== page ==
2015 OCEA Project Finalist – The San Francisco–Oakland Bay Bridge New East Span

March 3, 2015

The San Francisco–Oakland Bay Bridge New East Span is a finalist in the 2015 ASCE’s Outstanding Civil Engineering Achievement (OCEA) award. Established in 1960, the OCEA Award recognizes a project that makes a significant contribution to both the civil engineering profession and society as a whole. 

San Francisco–Oakland Bay Bridge New East Span. Photo Credit: Barrie Rokeach

San Francisco–Oakland Bay Bridge New East Span. Photo Credit: Barrie Rokeach

After the 1989 Loma Prieta earthquake caused the collapse of a section of the upper deck of the original East Span of the San Francisco–Oakland Bay Bridge, the California Department of Transportation (Caltrans) determined that replacing the seismically vulnerable bridge was the safest, most cost-effective option.

Considered the State of California’s largest public works project to date, the 2,047-foot-long, 258.33-foot-wide San Francisco–Oakland Bay Bridge New East Span (East Span) is the longest single-tower, Self-Anchored Suspension Span (SAS) in the world and the world’s widest bridge.

The East Span opened to traffic on September 2, 2013, and consists of four seamless and interrelated components: the single-tower SAS, with a main span length of 1,263 feet; the 1.2-mile-long Skyway that ascends from the Oakland shoreline to connect to the SAS; the Oakland Touchdown, a 4,229-foot-long low-rise, posttensioned concrete box girder that links the bridge to California’s Interstate 80; and the Yerba Buena Island Transition Structure, a 1,542-foot-long posttensioned concrete box girder, which connects the SAS to the island.

One of the most heavily used toll bridges in the U.S., it carries close to 300,000 drivers each day. However, the East Span is located in a high seismic zone between 2 major faults capable of producing large earthquakes. Therefore, the new $6.4 billion East Span project was engineered to meet stringent seismic criteria. This includes its designation as a critically important regional Lifeline Structure that must be able to open to emergency traffic shortly after the strongest ground motions that engineers can expect in a 1,500-year period. The East Span’s design life of 150 years was also set at 2 times the existing bridge standard.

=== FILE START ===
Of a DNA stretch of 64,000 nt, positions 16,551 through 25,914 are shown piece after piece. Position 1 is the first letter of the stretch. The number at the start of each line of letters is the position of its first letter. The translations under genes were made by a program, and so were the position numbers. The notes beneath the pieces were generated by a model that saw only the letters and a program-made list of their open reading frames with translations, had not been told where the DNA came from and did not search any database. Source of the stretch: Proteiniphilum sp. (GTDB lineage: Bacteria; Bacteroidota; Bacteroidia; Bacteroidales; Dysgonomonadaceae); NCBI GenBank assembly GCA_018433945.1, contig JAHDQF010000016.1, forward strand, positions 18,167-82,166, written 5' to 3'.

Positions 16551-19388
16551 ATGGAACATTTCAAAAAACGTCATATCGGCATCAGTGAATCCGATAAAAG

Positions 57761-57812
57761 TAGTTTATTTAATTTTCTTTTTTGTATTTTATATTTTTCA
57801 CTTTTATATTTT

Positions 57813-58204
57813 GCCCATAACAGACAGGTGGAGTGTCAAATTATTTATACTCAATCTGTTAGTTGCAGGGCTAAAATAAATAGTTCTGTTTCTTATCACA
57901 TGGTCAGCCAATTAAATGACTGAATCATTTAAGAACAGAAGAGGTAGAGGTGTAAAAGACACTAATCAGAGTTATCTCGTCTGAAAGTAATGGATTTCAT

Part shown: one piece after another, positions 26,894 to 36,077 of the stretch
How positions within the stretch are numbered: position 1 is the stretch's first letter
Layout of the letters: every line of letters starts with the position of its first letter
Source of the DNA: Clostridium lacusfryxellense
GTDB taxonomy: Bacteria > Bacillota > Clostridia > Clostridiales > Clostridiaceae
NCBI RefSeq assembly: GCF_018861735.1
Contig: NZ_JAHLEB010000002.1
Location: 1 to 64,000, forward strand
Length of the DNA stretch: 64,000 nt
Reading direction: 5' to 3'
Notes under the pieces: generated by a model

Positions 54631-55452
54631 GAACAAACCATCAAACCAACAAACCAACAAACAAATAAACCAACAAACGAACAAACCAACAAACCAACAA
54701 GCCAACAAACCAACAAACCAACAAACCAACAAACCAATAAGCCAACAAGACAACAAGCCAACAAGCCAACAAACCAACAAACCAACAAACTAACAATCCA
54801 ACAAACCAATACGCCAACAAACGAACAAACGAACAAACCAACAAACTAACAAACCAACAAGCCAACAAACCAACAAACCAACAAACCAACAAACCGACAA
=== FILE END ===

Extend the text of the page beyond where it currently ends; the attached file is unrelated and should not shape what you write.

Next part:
ASCE News Associate Editor Doug Scott interviewed Marwan Nader, Ph.D., P.E., M.ASCE, lead design engineer of the SAS, and vice-president and technical director of T.Y. Lin International’s Bridge Line of Business; and Sajid Abbas, Ph.D., P.E., M.ASCE, lead design engineer for the Skyway and vice-president at T.Y. Lin International.

1. What is the most innovative or creative aspect of your project?

The East Span project represents tremendous breakthroughs in bridge design and engineering. When faced with the complex challenges of the region’s seismicity, the San Francisco Bay’s formidable geological features, and community demand for a landmark structure, the design team of T.Y. Lin International / Moffatt & Nichol, Joint Venture, working in conjunction with Caltrans, the Metropolitan Transportation Commission, and the California Transportation Commission, was willing to advance existing bridge design and engineering principles in order to provide the highest levels of seismic safety, functionality, and aesthetics.

2. What was the biggest challenge?

The most significant challenge was the region’s seismicity. The main architectural feature of the East Span is the 525-foot-tall tower of the SAS. Using leading research on shear link beams used in eccentrically braced building frames, the tower was designed to comprise four steel legs connected by shear link beams. These beams allow the legs to move independently during an earthquake, keeping the tower elastic enough to resist catastrophic damage to the main bridge structure while keeping the tower rigid enough to stay upright. The SAS is the first bridge of any kind to use fusible shear links in its tower to protect tower shafts during a seismic event.

Because the geological conditions of the bay made it unfeasible to anchor the suspension cable system in the ground at either end of the bridge, the SAS uses a single, 2.6-foot-diameter cable that anchors in the superstructure itself. The cable wraps around the western end of the bridge, ascends to the cable saddle atop the tower, and descends and splits into anchorages set only on the eastern end of the SAS. Measuring nearly a mile long, it is the largest and longest cable ever used for [an] SAS, and the longest, prebent looped suspension cable ever used for a bridge.

To further protect the tower, a “floating” deck was designed to minimize undesirable torsional moments and shears into the tower. Consisting of 2 steel box girders running along each side of the tower, connected by 32.8-foot-wide cross beams, the SAS deck has no lateral or horizontal connection to the tower. Instead, only the suspenders connect the box girders and the tower, making the SAS the first suspension bridge with no connection between the tower and the deck.